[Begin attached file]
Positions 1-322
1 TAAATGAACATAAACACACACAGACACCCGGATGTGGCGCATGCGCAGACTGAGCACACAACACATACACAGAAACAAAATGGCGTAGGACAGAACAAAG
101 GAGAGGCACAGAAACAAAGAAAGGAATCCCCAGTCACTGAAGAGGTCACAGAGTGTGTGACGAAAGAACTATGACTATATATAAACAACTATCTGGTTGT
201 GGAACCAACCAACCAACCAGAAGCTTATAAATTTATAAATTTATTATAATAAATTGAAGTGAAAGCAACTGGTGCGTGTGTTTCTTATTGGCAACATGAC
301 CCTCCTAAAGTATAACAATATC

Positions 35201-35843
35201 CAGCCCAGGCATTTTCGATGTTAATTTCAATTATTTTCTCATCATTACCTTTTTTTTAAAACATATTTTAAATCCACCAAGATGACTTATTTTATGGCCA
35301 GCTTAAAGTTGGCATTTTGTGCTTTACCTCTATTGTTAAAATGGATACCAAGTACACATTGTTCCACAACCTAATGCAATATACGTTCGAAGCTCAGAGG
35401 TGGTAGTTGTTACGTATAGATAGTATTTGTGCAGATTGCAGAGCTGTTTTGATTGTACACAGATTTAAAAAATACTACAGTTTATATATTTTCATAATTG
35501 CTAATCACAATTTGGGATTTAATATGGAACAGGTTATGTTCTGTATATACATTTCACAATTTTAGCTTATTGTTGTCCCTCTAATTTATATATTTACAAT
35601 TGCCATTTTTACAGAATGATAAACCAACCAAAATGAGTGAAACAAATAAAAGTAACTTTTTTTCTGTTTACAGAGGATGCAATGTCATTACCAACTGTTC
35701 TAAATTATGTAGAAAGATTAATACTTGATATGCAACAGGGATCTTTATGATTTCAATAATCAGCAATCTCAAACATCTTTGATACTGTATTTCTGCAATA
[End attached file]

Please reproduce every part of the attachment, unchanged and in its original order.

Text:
Positions 1-322
1 TAAATGAACATAAACACACACAGACACCCGGATGTGGCGCATGCGCAGACTGAGCACACAACACATACACAGAAACAAAATGGCGTAGGACAGAACAAAG
101 GAGAGGCACAGAAACAAAGAAAGGAATCCCCAGTCACTGAAGAGGTCACAGAGTGTGTGACGAAAGAACTATGACTATATATAAACAACTATCTGGTTGT
201 GGAACCAACCAACCAACCAGAAGCTTATAAATTTATAAATTTATTATAATAAATTGAAGTGAAAGCAACTGGTGCGTGTGTTTCTTATTGGCAACATGAC
301 CCTCCTAAAGTATAACAATATC

Positions 35201-35843
35201 CAGCCCAGGCATTTTCGATGTTAATTTCAATTATTTTCTCATCATTACCTTTTTTTTAAAACATATTTTAAATCCACCAAGATGACTTATTTTATGGCCA
35301 GCTTAAAGTTGGCATTTTGTGCTTTACCTCTATTGTTAAAATGGATACCAAGTACACATTGTTCCACAACCTAATGCAATATACGTTCGAAGCTCAGAGG
35401 TGGTAGTTGTTACGTATAGATAGTATTTGTGCAGATTGCAGAGCTGTTTTGATTGTACACAGATTTAAAAAATACTACAGTTTATATATTTTCATAATTG
35501 CTAATCACAATTTGGGATTTAATATGGAACAGGTTATGTTCTGTATATACATTTCACAATTTTAGCTTATTGTTGTCCCTCTAATTTATATATTTACAAT
35601 TGCCATTTTTACAGAATGATAAACCAACCAAAATGAGTGAAACAAATAAAAGTAACTTTTTTTCTGTTTACAGAGGATGCAATGTCATTACCAACTGTTC
35701 TAAATTATGTAGAAAGATTAATACTTGATATGCAACAGGGATCTTTATGATTTCAATAATCAGCAATCTCAAACATCTTTGATACTGTATTTCTGCAATA